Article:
Teaching Girls to Tinker…and Boys for That Matter
I recently came across a summary of an article by Education Week, “Teaching Girls to Tinker” that got me thinking.
While teaching science in both middle school and high school, it was clear that there was not a gender discrepancy in the way that girls and boys were taught and encouraged in both math and science. At least there wasn’t bias in my class, school or district. In fact, more often than not, the highest performers in my classes were female. Our Advanced Placement classes usually had more girls than boys. But now looking out over the 1500 students I have taught, many more males went on to pursue careers in engineering and the sciences. What causes this?
“Teaching Girls to Tinker” proposes that the fact that girls don’t tinker could be responsible for this inequity. I believe there is truth in this thought. In general, boys are more likely to take things apart, albeit sometimes maliciously. Boys are more likely to build forts, play with Legos, and Erector sets. All these activities help build spacial reasoning and give the kids knowledge about how things work. With this in mind, girls need to be encouraged to tinker.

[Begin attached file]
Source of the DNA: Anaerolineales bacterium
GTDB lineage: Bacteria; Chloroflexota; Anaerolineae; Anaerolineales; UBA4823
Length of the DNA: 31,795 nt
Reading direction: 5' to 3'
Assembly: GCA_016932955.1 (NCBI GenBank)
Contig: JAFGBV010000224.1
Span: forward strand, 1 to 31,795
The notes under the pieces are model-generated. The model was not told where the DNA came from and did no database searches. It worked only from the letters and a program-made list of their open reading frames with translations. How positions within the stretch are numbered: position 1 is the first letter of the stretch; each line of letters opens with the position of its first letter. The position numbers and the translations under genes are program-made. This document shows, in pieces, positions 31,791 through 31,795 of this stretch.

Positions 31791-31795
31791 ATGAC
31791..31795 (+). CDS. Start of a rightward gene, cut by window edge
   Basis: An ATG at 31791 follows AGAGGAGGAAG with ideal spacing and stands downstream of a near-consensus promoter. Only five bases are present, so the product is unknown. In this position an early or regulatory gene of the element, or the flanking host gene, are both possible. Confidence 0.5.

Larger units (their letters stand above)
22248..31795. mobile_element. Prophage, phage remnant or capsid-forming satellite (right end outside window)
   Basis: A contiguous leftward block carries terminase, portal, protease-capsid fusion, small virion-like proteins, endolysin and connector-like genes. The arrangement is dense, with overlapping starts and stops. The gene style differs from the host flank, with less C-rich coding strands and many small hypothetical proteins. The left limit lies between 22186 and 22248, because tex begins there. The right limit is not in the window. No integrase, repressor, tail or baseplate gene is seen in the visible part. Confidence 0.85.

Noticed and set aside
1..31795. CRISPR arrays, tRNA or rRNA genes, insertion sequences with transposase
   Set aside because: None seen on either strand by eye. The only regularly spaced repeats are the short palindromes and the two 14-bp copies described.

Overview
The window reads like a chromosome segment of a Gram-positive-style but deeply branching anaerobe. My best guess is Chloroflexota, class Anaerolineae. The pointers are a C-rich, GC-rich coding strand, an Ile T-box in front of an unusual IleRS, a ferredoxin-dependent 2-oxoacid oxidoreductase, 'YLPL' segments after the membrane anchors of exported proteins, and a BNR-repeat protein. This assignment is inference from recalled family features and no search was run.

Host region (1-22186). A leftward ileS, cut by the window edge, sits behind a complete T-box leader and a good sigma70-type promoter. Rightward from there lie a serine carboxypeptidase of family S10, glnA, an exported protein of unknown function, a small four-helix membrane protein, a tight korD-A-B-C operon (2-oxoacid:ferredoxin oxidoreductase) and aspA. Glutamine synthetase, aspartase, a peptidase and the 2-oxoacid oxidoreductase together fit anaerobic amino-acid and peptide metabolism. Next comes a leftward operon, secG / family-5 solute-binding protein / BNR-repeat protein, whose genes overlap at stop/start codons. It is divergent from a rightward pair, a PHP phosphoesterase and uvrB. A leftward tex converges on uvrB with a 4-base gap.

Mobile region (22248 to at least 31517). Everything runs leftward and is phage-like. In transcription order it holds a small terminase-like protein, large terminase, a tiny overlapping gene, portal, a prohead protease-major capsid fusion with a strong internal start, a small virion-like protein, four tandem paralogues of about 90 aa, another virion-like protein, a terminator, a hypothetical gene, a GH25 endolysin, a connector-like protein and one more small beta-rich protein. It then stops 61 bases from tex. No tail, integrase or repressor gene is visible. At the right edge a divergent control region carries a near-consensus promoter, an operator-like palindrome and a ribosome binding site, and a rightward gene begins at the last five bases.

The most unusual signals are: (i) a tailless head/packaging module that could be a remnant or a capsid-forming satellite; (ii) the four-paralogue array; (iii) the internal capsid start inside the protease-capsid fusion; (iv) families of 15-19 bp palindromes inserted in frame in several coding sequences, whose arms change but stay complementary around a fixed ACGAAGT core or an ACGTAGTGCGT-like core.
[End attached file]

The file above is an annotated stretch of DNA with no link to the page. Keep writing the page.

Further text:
Now for the thought that really scares me… kids in general don’t tinker anymore. They sit in front of the computer, X-box or TV; or every minute of their after-school time is scheduled with sports, music or dance (or in our case in Boulder: yoga!). I grew up building forts and go-carts and taking things apart. When I was in school, they offered wood shop, metal shop, auto mechanics, etc. The days where comprehensive high schools offer technical classes alongside college prep classes and parents encourage their students to play outside seem to be gone. Our kids’ lives are completely planned, with little room for tinkering. My fear is that this will have long term ramifications for our society as our engineers are less experienced and the people that know how to build and fix things die off.
It is time that we encourage our kids to get outside, break things, then fix them. My seven year old son has been begging us to buy a car from the junkyard so that he can use the parts to build things. Well, perhaps it is time for a trip to the junkyard, but only if his sister helps…
We might not have the space for the plane though!
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